Blood sugar levels typically return to normal soon after delivery. Most women with gestational diabetes do not have problems with low blood sugar (hypoglycemia). If your blood sugar (glucose) drops very low, make sure to get treated immediately so that neither you nor your baby is harmed. Low blood sugar occurs when the sugar level in the blood drops below what the body needs to function normally. This condition usually develops in the third trimester of the pregnancy. These steps can help you avoid a life-threatening emergency from low blood sugar: Test your blood sugar often so that you don’t have to guess when your blood sugar is low. Know the signs of low blood sugar, such as sweating, shakiness, hunger, blurred vision, and dizziness.
The best treatment for low blood sugar is to eat quick-sugar foods. Liquids will raise your blood sugar faster than solid foods. Keep the list of quick-sugar foods in a convenient place. Wait 10 to 15 minutes after eating the quick-sugar food, and, if possible, check your blood sugar again. Keep some hard candy, raisins, or other sugary foods with you at all times. The first step towards fighting gestational diabetes is screening and identification of the types of diabetes. It’s a complete lifestyle change, one I was not used to at all.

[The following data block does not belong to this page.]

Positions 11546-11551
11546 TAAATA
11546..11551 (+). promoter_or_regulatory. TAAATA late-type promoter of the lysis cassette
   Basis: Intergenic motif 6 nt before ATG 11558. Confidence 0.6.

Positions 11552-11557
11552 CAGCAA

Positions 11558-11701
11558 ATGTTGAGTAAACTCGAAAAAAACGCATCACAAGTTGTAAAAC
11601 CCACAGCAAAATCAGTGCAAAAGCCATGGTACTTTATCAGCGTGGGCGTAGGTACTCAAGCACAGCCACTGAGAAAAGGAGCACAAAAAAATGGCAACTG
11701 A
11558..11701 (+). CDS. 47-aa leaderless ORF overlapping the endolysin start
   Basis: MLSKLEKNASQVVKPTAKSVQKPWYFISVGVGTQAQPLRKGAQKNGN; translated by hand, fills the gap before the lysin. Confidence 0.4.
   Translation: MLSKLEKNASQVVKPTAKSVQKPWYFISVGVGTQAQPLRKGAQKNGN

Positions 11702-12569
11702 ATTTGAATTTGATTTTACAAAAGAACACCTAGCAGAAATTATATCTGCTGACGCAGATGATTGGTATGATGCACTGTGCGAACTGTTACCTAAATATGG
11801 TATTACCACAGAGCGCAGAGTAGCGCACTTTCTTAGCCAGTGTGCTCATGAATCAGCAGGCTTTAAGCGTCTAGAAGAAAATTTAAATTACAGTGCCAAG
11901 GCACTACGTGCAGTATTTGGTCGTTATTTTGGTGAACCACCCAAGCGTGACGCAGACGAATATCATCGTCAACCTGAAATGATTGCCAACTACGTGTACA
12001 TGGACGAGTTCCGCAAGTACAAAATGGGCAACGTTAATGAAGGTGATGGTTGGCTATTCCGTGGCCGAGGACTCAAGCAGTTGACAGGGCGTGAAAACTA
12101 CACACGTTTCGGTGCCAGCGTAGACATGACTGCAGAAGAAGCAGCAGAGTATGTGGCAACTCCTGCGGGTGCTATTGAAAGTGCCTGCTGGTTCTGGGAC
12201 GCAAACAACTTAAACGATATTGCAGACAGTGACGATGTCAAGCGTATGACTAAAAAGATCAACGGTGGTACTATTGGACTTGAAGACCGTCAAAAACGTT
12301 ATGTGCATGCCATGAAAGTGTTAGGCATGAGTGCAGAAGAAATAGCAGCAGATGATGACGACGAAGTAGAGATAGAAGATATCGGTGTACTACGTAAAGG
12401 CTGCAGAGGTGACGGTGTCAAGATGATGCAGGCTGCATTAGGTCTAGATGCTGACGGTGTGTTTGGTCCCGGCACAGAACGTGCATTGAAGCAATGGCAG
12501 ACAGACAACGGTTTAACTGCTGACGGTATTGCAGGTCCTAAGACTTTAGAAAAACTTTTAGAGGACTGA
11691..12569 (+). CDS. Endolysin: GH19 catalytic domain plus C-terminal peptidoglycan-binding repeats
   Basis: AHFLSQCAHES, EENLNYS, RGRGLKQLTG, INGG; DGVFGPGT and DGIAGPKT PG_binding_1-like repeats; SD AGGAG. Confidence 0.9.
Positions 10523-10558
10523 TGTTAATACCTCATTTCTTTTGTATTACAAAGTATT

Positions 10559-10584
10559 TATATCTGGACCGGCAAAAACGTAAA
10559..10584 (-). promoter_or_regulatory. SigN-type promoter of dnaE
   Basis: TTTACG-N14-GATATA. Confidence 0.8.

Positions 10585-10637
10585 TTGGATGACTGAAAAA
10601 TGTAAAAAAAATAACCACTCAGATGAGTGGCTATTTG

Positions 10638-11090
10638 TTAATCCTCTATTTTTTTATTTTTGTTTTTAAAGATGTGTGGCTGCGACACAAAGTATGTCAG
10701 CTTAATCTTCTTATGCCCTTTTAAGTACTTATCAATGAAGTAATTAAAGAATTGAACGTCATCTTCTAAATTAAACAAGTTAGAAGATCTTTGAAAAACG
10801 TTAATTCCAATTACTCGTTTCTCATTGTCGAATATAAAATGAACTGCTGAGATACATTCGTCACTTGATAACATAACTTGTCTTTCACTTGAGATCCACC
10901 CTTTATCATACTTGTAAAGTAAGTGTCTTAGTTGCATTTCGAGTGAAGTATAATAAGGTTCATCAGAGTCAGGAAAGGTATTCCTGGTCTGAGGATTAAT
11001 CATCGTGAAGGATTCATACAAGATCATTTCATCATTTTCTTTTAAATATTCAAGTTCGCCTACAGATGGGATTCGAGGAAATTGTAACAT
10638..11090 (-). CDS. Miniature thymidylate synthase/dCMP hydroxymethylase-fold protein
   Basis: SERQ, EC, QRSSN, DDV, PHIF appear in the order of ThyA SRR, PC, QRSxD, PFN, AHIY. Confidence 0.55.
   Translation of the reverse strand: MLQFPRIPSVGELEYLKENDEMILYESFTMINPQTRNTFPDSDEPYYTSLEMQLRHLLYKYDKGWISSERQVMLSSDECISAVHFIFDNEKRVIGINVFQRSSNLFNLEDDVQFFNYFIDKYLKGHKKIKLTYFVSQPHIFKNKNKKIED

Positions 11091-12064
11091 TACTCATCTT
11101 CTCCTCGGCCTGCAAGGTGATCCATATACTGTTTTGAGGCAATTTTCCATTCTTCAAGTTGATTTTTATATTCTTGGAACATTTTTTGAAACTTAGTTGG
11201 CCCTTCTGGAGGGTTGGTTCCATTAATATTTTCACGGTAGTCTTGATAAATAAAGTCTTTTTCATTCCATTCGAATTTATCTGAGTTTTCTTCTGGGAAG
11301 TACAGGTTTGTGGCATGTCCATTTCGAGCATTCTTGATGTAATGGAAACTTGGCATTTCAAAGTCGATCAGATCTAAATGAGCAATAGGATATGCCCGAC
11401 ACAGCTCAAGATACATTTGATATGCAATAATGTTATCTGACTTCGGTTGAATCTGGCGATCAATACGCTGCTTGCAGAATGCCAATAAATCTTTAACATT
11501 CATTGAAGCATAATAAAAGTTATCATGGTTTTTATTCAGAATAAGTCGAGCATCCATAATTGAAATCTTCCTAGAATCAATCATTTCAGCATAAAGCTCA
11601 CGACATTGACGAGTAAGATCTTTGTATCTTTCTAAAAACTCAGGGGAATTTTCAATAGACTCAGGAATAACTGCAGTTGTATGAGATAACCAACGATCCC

This involves pricking my finger and testing the blood on a little machine. Check your blood sugar often. Follow your doctor’s instructions for dealing with low blood sugar when your blood sugar level is below 70 mg/dL. Keep track of your symptoms and how you treated them in a low blood sugar level record (What is a PDF document?). High levels of sugar makes the kidneys work harder, and over time, this damages the millions of tiny filtering units within each kidney. If you are taking insulin, your dose may need to be adjusted.